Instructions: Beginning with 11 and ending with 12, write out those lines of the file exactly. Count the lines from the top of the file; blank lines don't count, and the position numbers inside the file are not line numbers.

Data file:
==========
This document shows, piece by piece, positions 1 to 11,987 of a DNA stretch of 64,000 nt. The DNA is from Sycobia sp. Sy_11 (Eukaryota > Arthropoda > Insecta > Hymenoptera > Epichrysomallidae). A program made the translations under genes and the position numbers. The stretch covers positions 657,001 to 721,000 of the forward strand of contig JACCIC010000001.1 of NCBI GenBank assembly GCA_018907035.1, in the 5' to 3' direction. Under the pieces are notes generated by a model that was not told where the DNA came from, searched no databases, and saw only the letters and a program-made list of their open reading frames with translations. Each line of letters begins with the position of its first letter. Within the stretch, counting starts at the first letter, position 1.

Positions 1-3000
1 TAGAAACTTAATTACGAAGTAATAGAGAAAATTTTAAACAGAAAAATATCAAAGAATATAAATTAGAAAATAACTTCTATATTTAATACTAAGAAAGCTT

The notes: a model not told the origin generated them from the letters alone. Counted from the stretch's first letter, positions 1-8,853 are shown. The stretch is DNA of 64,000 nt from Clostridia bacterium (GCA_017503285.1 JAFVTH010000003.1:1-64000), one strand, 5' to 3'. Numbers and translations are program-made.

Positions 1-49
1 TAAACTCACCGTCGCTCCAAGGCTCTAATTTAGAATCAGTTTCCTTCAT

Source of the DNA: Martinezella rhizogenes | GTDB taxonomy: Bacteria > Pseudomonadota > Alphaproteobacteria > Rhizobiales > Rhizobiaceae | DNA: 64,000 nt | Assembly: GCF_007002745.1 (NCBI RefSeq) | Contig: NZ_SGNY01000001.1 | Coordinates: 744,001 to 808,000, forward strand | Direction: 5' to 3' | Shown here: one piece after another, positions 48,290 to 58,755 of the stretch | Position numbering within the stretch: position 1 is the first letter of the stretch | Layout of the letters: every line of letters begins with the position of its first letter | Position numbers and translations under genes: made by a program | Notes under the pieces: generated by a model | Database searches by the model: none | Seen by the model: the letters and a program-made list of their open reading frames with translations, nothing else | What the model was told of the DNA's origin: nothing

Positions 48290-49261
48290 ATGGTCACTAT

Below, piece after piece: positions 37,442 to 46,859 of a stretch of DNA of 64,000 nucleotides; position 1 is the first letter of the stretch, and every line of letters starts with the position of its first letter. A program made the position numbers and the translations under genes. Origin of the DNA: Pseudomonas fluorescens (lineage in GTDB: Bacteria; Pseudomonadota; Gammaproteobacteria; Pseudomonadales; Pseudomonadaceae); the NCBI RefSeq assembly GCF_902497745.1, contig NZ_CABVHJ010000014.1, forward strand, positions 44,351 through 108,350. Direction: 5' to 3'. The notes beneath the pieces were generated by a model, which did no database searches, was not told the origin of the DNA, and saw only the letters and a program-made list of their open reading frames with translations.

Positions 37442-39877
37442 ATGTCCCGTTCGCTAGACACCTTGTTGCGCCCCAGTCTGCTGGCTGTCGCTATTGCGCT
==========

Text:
Positions 37442-39877
37442 ATGTCCCGTTCGCTAGACACCTTGTTGCGCCCCAGTCTGCTGGCTGTCGCTATTGCGCT